Getting into Chapter 4 is going to require us to prepare for the enemy inside our faith. Some like prosperity gospels, other look for inspiration for their own inner lives, and still others look to erase guilt and feel better for themselves. But James is heading down a different path.
In verses 1-3, James knows that there is jealousy and greed in the community. No one has the sense to ask God for things. Even the ones who might ask, are asking out of selfishness. I can’t help but ask if this is the case in many churches in America. We like to feel better about ourselves, but at what cost. Everything from bigger bank accounts, to flashier light shows, even to the latest sermon that gives you the sense that everything is going to be alright has the potential to be selfishness being acted out.
Let’s focus on verse 4a for a second. Most see the word adulterers and think that the people who read this letter were a group of sexual deviants who would qualify for libertines. But you must remember the context surrounding the verse. There is no mention of a sexual sin surround this particular verse. Which leads us to verses 4b-10.
Verse 4 recalls in the Old Testament the images of Israel as a bride. When the bride is unfaithful, she is called the adulterer. And to make the image clearer, James is assuming that the Church is now Israel. In verses 5-10, Pride takes center stage, being exposed as an evil seductress who loves to ruin people. God loves the humble and meek. It becomes easy to apply verses 9-10. If you act in full confidence of what you “own,” you should humble yourself, especially if you’ve caused people grief with your pride. Keep moving towards humility. Remember that the only reason you have the things you do have is because of God.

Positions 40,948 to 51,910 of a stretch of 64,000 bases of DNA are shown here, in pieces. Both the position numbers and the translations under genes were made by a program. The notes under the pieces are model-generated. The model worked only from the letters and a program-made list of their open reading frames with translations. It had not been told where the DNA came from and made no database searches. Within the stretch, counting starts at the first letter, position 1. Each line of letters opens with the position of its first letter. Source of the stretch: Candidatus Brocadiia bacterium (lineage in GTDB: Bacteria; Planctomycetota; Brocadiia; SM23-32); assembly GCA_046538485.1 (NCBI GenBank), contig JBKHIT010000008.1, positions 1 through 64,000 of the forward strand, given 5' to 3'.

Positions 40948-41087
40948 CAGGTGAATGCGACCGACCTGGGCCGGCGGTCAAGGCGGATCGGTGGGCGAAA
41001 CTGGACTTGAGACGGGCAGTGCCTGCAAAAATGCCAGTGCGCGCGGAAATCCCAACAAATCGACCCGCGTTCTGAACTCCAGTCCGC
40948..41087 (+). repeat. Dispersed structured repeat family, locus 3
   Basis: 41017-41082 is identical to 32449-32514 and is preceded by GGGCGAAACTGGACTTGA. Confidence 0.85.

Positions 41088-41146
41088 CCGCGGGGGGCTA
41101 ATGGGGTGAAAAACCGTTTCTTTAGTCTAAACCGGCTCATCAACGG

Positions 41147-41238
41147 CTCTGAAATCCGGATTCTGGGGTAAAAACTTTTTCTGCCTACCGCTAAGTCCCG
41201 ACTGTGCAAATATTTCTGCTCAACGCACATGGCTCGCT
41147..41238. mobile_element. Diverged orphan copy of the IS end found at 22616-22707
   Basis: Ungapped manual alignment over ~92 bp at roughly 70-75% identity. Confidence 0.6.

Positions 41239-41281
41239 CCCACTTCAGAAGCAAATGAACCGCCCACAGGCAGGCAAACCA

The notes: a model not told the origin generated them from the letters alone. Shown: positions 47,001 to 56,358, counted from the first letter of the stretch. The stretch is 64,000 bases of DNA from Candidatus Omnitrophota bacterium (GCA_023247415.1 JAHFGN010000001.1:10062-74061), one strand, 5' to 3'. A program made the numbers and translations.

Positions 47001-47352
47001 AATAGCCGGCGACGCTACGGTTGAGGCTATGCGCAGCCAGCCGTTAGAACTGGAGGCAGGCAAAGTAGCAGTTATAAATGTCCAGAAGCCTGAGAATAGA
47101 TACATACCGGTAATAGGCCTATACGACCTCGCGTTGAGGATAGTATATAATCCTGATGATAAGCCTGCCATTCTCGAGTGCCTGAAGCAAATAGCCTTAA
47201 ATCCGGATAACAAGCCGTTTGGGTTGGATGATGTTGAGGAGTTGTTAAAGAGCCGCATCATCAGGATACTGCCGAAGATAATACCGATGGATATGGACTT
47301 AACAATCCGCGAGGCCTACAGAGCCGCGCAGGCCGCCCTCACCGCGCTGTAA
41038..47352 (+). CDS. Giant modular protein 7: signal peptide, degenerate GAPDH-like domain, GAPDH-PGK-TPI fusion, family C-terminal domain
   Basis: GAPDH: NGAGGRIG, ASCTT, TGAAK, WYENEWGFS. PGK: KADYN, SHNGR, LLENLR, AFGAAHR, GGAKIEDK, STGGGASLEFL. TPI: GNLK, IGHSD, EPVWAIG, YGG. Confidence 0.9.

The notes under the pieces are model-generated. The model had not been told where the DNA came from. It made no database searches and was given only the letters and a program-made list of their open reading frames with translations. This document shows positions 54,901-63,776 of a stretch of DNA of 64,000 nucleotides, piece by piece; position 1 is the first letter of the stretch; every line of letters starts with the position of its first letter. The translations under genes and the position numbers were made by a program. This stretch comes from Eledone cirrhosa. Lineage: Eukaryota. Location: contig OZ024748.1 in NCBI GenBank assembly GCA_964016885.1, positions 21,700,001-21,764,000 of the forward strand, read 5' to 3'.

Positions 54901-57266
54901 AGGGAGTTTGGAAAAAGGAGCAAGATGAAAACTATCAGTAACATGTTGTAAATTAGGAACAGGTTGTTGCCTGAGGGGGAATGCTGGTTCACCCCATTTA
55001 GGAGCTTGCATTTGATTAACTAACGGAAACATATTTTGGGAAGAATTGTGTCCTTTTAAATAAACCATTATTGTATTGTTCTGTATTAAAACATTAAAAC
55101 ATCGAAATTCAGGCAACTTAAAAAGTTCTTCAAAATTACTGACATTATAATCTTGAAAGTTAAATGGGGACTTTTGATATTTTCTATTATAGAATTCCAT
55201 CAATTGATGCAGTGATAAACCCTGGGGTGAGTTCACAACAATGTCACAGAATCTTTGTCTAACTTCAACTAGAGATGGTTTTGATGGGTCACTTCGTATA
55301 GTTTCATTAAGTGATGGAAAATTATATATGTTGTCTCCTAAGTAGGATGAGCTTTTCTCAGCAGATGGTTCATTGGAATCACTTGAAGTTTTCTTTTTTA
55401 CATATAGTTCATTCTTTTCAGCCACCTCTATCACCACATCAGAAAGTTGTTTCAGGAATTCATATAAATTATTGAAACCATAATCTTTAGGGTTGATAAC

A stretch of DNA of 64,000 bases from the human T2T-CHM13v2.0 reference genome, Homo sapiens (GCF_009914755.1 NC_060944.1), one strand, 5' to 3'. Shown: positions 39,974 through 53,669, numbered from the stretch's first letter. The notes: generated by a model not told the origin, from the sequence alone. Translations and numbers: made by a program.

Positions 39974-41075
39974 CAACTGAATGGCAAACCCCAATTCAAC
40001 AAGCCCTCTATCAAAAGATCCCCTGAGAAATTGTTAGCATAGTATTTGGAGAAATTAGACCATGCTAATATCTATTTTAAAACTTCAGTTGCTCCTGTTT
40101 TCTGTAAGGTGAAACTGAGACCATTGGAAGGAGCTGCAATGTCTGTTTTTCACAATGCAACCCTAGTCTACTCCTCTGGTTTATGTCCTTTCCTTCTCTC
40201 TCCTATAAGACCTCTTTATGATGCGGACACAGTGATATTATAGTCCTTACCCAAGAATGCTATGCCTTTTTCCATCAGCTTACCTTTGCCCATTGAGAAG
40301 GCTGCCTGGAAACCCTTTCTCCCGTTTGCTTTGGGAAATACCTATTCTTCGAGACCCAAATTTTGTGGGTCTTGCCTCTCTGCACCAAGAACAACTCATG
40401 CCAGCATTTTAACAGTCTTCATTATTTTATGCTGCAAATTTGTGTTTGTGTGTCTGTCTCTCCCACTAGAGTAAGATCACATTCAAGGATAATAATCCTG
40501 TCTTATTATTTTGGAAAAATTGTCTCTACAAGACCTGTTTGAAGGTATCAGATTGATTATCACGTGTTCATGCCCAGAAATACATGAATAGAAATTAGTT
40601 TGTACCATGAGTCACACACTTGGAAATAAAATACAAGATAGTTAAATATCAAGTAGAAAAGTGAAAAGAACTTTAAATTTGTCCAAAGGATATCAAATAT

Verses 11-12 keeps with the commentary on prideful actions. Some who read scriptures and exist in the church will completely bypass this passage. When you live among believers or even out in the world, you must remember that our primary objective is obedience over yelling through bullhorns (this is extremely important for people looking for ways to positively interact with people who have a differing moral system than you on issues such as homosexuals, abortion, war, or even healthcare to name a few). This is also a carryover from chapter 3.
Verses 13-17 are probably some of the most misunderstood verses in this book. Most read this and think in terms of calvinist and non-calvinist debates. But I tend to look at it differently. It has more to do with the issue of loyalty to God. Remember what verse 11 said? It’s our job to obey! If that is the context of this chapter, then why would it suddenly change? This passage is not about God fating you for one place or another or saying you’re going to work in Iowa as a farmer instead of Washington as a politician. It’s about you making a statement that says, “I’ll do what I want to do over what God wishes for me.” Note that the greek for “the Lord wishes” is a term that refers to the desires of our God.
If it isn’t clear enough yet, not that verse 17 talks about what we should and should not do.
What should we do?
What God wants?
What we want?
Now plug your ideas into verses 13-17.
I hope you’re beginning to see.
Grace and peace.
*side note: a big help to reading James and other books of the Bible is to not proof text. Proof texting is looking at an individual verse and using it to prove the theology you’ve learned in your past. Although 100% objectivity is impossible, it’s important to get as close as you can.